California ranks low in housing affordability
It should come as no surprise that California – generally speaking – is number one for its sights but not for its affordability. As reported recently in The Huffington Post, residents of San Francisco are not the only ones getting priced out of California’s housing market.
Among the nation’s 15 most-expensive metro areas, the Golden State is home to nearly half of them, according to a recent study by NerdWallet.
The analysis — which accounts median family annual income and housing price per square foot — determined the amount of living space a typical family could afford in the nation’s top 100 metro areas.
The recommended total home value was estimated as the sum of the down payment and the maximum conventional loan with mortgage insurance. They then divided the home price by Zillow’s 2014 average of price per square foot to calculate estimated size.
In order to calculate down payments, they used 2013 median income for young families in each metro area from the U.S. Census Bureau and adjusted the numbers using the 2015 BLS employment cost index.
Incomes were then adjusted to include federal income tax, and the post-tax figure was multiplied by the 10-year U.S. personal savings rate of 4.8% to calculate yearly savings. Closing costs, estimated to be about 3% of the median home value, were deducted from the savings to calculate the final down payment.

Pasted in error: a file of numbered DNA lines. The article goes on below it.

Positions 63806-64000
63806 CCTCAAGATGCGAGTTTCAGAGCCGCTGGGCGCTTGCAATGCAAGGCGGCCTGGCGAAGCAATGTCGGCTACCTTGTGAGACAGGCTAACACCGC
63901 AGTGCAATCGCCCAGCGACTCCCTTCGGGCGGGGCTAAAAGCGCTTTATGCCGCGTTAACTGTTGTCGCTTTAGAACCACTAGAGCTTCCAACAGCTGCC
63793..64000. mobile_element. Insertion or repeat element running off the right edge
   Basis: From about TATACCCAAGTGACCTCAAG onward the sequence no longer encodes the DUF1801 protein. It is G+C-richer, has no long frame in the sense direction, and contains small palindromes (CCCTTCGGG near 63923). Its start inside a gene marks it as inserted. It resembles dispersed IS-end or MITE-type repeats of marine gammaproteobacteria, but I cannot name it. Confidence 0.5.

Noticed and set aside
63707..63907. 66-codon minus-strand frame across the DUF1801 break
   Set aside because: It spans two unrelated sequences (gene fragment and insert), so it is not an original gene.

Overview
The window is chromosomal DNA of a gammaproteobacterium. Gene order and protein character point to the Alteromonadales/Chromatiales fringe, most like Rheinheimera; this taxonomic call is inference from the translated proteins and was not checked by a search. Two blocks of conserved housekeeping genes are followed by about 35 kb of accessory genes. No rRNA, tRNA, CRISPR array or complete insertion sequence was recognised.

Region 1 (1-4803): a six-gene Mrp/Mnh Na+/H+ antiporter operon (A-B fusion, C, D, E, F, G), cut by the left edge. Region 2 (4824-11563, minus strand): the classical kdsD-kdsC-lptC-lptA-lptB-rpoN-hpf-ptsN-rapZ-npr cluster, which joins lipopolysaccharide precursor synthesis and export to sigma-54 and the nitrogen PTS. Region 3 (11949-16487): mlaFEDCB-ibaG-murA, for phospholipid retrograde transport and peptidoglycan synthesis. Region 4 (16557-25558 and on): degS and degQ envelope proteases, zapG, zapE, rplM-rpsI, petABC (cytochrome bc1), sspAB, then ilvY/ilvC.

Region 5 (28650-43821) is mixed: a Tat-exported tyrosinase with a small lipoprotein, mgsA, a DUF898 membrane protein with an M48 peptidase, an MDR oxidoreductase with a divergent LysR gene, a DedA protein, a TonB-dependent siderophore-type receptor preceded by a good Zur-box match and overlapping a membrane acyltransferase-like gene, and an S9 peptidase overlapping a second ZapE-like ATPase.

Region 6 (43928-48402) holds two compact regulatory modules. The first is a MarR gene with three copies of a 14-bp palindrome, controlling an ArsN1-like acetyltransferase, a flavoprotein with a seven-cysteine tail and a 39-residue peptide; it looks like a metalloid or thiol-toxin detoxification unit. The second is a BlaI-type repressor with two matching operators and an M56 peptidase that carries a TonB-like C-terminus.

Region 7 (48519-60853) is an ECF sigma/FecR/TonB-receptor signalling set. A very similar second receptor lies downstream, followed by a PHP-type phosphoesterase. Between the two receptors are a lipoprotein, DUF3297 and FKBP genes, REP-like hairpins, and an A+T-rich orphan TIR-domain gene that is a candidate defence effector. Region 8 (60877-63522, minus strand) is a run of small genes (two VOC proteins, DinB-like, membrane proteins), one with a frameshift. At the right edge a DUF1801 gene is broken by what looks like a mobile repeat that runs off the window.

The result? California’s metro areas that rank as least affordable include San Jose, Oxnard, Riverside and Stockton.
In Los Angeles, which was the nation’s second-most expensive metro area, a typical family can afford only 757 square feet of housing compared with Houston where a family could afford a 2,693-square-foot home on a median annual income of $88,000.
Dallas, historically one of the more expensive areas in Texas, fared even better, averaging 2,748 square feet.
Californian families on average could afford 1,258 square feet on an annual income of $89,762. Nationally, a median family annual income of $83,935 would buy a 2,327-square-foot home.
The big winners in the study are in the Midwest, which has eight of the top 10 most-affordable metro areas. The most notable is Indianapolis, Indiana, where $294,000 — the suggested affordable amount for a typical family to spend there — buys almost 5,302 square feet. By comparison, the same amount in Chicago gets only 2,250 square feet.
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